Reminder: English Wiki[edit]

This page is incredibly hard to understand for someone (like me) who has little knowledge of sushi, due to the amount of Japanese words that are just dropped without explanation. A few selections:

"The original type of sushi, known today as nare-zushi"-->What is that?

"Chirashizushi (ちらし寿司, "scattered sushi") is a bowl of sushi rice topped with a variety of sashimi and garnishes (also refers to barazushi)...It is eaten annually on Hinamatsuri in March."-->Okay, so we defined the main term, that's good, but then we dropped 3 new ones on me.

"During the evening of the Setsubun festival...Futomaki are often vegetarian, and may utilize strips of cucumber, kampyō gourd, takenoko bamboo shoots, or lotus root. Strips of tamagoyaki omelette, tiny fish roe, chopped tuna, and oboro whitefish flakes are typical non-vegetarian fillings"-->Another holiday, and another bunch of vegetables, several of which I have no context for.

I'm not even halfway down the page yet. Basically, I'm saying it would be nice if, when you introduce a new word, you include a parenthetical explaining, in basic terms, what it means. Obviously, if I want to know what a "tamagoyaki omelette" is in detail, I'm going to follow the link--though some, like "takenoko," don't even have that--but if I just want to know about sushi, having all of these unfamiliar words doesn't really explain anything to me. Also, I would be on the lookout for any word that can be removed entirely, as it's maybe not strictly necessary to know the exact type of bamboo, any more than we need to define exactly what species we mean by "carrots," unless on the article for "carrots."75.206.75.30 (talk) 03:28, 26 June 2013 (UTC)

Inter-wiki links may be valuable there. — Preceding unsigned comment added by 71.32.167.177 (talk) 04:10, 13 July 2013 (UTC)

Etiquette: Chopsticks vs. hands, wasabi mixed with soy sauce, etc.[edit]

I have found several links on the web that disagree regarding the use of hands vs. chopsticks. Some seem to be from Nipponophiles who have ritualized the dining experience according to their perceptions of the way it should be done in Japan, and they vehemently say sushi is only eaten by hand, you don't mix wasabi and soy sauce, etc. Others are more relaxed, and I have read posts on message boards from Japanese-Americans who variously say that older Japanese ate with their hands, while the younger generation has started using chopsticks, or that sushi as sold from a street vendor is eaten with the hands, but with hands OR chopsticks at restaurants.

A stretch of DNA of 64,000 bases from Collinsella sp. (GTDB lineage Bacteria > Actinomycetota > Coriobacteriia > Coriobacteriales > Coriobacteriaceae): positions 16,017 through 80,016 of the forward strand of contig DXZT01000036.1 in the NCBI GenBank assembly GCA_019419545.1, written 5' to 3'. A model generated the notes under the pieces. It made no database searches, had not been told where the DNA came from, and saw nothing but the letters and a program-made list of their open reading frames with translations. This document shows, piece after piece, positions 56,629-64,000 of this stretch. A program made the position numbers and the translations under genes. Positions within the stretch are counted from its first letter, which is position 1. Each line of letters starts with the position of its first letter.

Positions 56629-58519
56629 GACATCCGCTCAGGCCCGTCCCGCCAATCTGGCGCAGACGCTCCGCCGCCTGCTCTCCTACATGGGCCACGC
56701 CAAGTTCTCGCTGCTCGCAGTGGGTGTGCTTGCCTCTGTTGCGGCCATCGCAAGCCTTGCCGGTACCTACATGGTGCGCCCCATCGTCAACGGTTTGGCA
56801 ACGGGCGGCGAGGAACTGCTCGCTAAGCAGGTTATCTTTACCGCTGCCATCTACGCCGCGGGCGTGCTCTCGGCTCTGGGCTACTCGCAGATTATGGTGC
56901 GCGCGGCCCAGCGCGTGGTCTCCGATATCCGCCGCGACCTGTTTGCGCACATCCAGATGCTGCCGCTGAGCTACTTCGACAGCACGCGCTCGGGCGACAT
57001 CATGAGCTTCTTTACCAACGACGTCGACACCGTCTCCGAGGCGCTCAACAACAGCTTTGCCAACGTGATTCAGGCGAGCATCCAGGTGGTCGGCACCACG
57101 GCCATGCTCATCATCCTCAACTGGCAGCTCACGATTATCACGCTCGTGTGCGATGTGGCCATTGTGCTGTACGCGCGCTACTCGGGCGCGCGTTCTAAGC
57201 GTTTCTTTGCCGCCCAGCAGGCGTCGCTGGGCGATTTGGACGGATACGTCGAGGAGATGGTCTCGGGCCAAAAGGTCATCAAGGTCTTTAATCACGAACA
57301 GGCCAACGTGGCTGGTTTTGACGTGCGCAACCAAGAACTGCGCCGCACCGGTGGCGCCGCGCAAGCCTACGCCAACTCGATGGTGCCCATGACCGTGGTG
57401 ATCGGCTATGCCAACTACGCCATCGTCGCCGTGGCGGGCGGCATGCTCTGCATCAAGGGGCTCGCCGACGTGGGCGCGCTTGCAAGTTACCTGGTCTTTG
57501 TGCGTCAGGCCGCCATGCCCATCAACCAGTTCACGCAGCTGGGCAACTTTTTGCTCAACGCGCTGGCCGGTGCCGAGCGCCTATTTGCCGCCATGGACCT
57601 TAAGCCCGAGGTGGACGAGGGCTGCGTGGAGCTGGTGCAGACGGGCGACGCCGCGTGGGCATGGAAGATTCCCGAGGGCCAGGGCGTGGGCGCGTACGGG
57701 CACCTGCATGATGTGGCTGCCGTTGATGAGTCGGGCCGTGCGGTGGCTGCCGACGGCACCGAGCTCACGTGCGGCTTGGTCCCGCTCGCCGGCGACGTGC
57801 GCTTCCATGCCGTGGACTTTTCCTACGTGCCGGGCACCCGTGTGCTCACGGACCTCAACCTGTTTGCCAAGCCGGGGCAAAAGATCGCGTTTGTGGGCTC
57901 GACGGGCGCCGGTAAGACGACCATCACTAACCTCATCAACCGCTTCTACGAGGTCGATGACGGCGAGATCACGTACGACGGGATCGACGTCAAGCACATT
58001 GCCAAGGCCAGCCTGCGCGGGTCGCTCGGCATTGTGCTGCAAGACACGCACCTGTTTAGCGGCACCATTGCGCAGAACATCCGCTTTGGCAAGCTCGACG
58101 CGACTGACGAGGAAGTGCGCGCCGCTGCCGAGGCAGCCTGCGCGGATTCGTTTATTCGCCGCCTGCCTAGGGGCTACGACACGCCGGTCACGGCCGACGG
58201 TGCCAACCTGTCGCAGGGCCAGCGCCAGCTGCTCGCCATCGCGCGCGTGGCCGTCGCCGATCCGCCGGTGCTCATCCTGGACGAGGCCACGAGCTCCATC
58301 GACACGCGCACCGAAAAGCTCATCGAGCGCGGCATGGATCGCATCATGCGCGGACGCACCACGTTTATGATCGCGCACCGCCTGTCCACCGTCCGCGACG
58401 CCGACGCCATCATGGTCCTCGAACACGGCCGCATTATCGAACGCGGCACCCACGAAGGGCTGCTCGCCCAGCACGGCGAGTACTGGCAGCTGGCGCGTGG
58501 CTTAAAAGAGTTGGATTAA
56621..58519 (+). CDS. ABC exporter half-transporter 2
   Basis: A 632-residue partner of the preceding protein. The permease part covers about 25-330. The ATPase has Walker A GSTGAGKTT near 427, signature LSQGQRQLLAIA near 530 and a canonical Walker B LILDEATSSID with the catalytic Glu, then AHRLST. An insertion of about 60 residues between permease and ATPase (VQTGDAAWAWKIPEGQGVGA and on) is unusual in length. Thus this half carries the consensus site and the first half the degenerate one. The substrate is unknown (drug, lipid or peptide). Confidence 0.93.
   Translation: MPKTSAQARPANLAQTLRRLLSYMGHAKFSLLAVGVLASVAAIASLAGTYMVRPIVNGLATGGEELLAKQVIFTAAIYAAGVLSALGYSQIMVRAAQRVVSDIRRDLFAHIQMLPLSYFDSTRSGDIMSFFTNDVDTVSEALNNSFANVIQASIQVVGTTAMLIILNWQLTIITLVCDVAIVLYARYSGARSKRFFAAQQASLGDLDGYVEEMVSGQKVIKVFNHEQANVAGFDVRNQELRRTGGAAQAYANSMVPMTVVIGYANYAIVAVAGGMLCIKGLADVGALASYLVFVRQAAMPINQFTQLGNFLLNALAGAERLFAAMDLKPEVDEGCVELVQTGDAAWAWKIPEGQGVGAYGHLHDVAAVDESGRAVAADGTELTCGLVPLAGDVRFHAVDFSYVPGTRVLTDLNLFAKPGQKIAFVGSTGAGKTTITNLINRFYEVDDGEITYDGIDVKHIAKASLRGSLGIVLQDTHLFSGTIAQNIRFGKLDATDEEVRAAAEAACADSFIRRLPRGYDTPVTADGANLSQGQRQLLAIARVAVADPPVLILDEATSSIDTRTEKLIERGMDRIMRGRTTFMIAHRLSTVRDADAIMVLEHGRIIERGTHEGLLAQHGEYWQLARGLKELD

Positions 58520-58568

I have heard the etiquette for dipping the sushi (nigiri sushi?) in the soy sauce involves rotating it so that the fish is dipped, not the rice. The mentions I've seen of this usually involve chopsticks, not hands.

Regarding the wasabi and soy sauce, I have heard that the chef places wasabi under the fish (nigiri sushi) and that it is insulting to 'adjust' the flavor. On the other hand, I have also heard that in America, many chefs do NOT add wasabi (because their 'crude' American diners don't understand that it should already be added.) I have eaten sushi many times (at reasonably priced restaurants,) and usually the wasabi is not added by the chef. Of course, that's probably 'original research,' so take it with a grain of salt.

One final note, I wonder about the 'British Columbia Roll' that is listed. I have never heard of this, although I've heard of 'salmon skin rolls.' The California roll is a specific style of roll that is known by that name across America, but I doubt the same can be said of the 'B. C. roll.' Is it named that just because it contains salmon, or did it originate in that locale? Unless it is the origin of the roll, or the roll is well-known by that name in other regions, I would think that the listing here (and in the British Columbia Roll article itself) should be changed to salmon skin roll, with a mention that it is sometimes known as British Columbia roll or B. C. roll.68.97.202.187 (talk) 01:24, 1 September 2013 (UTC)

green plastic "grass" separator strips?[edit]

Typical japanese sushi set.jpg

Is there anything to say about the little green separators, visible down the middle in the tray in the picture to the right? Are they supposed to look like grass? Do they have a name? —Steve Summit (talk) 21:17, 21 September 2013 (UTC)